Find Your Own Successor

A recent Wall Street Journal article spotlighted a few companies paying CEOs extra to aid in the search for their eventual replacement. Experts are divided on whether the practice will become more common, but suggest that HR be closely involved in the process at companies that incentivize CEOs in this way.

Thursday, May 1, 2014
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Rewarding your CEO for helping find and groom the leader that will eventually succeed him or her?

Call it an acceptable performance incentive, call it an unnecessary addition to chief executives' already hefty comp packages, or call it - as the Wall Street Journal recently did - the "hottest corporate fad." Whatever it is, the practice is gaining traction at some large and well-known organizations.

In an April 1 WSJ piece, the paper highlighted a handful of companies, "spurred in part by investors' anxiety over rocky corner-office transitions," that are paying chief executives a bit extra to help set up the organization for a smooth move to its next leader.

At Intel Corp., for example, former CEO Paul Otellini has received $4 million in stock and cash since January 2013, partly for his role in bringing along Brian Krzanich, who took over as the Santa Clara, Calif.-based company's chief executive in May of last year. According to the WSJ, Otellini has already taken $1 million in cash, and can sell half of his $3 million worth of shares this month.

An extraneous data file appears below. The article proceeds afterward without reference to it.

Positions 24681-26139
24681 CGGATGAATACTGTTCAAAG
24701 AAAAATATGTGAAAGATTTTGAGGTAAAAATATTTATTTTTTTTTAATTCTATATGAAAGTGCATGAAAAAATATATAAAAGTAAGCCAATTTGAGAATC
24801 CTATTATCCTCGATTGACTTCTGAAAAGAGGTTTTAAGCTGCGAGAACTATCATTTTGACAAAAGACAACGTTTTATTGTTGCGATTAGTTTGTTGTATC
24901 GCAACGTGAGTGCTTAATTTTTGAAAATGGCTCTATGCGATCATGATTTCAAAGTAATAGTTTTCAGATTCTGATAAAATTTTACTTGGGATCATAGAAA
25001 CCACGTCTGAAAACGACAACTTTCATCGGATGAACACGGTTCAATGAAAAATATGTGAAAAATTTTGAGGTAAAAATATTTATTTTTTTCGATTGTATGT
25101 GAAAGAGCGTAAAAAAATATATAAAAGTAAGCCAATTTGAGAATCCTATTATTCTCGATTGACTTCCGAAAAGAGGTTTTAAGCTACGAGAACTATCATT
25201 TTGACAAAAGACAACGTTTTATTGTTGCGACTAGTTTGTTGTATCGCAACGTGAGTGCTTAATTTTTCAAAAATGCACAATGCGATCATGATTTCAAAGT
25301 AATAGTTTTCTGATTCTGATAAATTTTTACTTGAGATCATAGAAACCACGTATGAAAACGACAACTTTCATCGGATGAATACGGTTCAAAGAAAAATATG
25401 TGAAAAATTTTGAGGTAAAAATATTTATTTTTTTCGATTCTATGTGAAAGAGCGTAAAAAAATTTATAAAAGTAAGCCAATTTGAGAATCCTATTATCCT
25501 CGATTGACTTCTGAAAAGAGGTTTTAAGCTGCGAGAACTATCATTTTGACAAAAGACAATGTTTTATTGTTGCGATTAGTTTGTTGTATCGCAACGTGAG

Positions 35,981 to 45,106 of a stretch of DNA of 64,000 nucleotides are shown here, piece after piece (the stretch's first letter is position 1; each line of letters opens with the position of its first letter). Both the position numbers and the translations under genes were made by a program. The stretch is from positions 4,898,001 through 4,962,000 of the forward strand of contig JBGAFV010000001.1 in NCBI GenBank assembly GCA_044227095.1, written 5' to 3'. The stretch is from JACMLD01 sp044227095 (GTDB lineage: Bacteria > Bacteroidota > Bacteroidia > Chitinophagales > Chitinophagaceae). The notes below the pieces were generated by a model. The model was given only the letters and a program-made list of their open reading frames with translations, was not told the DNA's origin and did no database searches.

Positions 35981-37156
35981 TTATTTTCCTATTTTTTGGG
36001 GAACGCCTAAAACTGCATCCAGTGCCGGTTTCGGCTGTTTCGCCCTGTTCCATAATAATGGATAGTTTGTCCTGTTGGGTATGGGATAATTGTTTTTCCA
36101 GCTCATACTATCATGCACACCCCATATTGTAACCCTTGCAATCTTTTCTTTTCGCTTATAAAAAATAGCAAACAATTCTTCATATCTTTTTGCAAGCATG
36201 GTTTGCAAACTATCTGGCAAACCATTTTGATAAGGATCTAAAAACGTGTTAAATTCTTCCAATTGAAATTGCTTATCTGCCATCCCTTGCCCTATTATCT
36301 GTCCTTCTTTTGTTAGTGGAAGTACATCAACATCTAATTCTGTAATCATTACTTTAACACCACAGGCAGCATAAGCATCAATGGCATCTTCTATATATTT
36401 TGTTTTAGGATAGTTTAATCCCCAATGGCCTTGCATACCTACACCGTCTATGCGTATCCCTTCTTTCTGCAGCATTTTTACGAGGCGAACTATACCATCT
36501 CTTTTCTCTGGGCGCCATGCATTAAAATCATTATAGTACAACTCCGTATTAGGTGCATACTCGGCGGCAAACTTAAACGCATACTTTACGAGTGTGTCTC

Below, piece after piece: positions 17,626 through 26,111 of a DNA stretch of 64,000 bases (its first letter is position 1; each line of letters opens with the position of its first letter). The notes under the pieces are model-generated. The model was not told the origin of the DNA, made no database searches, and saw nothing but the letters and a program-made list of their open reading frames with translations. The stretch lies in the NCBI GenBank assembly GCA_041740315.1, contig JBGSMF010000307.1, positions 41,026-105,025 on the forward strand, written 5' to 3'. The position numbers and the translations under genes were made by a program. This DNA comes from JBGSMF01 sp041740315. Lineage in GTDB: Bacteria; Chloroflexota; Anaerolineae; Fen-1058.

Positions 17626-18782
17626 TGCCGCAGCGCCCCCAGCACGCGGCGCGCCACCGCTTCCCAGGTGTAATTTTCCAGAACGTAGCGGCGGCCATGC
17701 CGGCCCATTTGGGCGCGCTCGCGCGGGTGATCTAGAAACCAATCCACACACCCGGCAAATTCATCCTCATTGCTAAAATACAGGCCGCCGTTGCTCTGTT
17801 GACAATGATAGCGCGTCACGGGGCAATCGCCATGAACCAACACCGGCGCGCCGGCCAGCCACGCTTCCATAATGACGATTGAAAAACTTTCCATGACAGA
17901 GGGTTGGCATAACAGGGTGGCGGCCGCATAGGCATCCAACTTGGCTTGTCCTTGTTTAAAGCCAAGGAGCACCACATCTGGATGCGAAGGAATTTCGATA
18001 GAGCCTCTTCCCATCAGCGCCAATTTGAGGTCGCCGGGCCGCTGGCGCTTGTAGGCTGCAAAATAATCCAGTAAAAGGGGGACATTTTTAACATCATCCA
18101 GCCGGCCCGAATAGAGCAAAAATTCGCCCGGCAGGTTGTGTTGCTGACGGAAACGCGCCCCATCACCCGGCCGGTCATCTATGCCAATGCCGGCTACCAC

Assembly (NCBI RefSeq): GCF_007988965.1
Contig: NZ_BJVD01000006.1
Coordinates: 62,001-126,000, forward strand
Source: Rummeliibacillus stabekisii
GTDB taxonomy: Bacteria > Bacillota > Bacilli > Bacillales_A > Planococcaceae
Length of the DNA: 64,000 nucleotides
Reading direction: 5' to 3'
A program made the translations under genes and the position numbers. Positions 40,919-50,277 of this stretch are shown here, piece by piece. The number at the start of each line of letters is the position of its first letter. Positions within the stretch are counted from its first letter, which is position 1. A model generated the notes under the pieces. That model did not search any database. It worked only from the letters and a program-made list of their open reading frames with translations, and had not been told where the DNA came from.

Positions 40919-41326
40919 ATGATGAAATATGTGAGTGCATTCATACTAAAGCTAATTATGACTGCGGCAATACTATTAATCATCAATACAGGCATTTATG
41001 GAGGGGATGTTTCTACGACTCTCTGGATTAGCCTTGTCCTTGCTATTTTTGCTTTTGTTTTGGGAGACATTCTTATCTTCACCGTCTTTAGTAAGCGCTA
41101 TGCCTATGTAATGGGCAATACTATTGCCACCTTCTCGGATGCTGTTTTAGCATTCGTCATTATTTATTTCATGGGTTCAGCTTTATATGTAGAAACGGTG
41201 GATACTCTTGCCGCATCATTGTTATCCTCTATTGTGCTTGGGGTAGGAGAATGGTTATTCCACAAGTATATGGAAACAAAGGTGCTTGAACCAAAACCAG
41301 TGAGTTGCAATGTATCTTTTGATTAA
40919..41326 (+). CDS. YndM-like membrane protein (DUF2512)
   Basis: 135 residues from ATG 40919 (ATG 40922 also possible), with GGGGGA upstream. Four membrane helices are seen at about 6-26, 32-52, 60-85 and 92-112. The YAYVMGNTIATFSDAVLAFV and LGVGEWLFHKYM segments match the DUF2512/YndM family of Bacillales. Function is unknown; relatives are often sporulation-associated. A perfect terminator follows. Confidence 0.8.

Phoenix-based electronic component distributor Avnet, meanwhile, is basing CEO Richard Hamada's next annual raise partly on his succession-planning proficiency. At Bethesda, Md.-headquartered Marriott International, top exec Arne Sorenson's ability to secure the hotel chain's board of directors' approval of his CEO transition agenda helped determine the amount of his bonus in 2012, according to the WSJ.

The article also cited a report done by Equilar for the Wall Street Journal, which found 16 of the Fortune 1000 companies divulging links between their chief executive's compensation and succession planning in their latest regulatory filings.

Governance experts told the paper the number of companies making this connection is poised to take off in the next few years.

One such expert, Patrick McGurn, special counsel for New York-based proxy advisers Institutional Shareholder Services Inc., predicted the number of companies tying CEO compensation to succession planning will likely triple within five years.

With boards becoming more involved in grooming talent, the practice will be commonplace in a decade, Dennis Carey, vice chairman at Los Angeles-based Korn/Ferry International, said in the article.

Paul Hodgson, a partner at New York-based governance consulting and advisory services provider BHP Partners, takes a more tempered view.

"It doesn't seem to me [to be] a practice that will take off in popularity," Hodgson says. "While I don't see anything wrong with it, in most instances it's like paying the CEO to do their job properly, which is what they are already being rewarded for."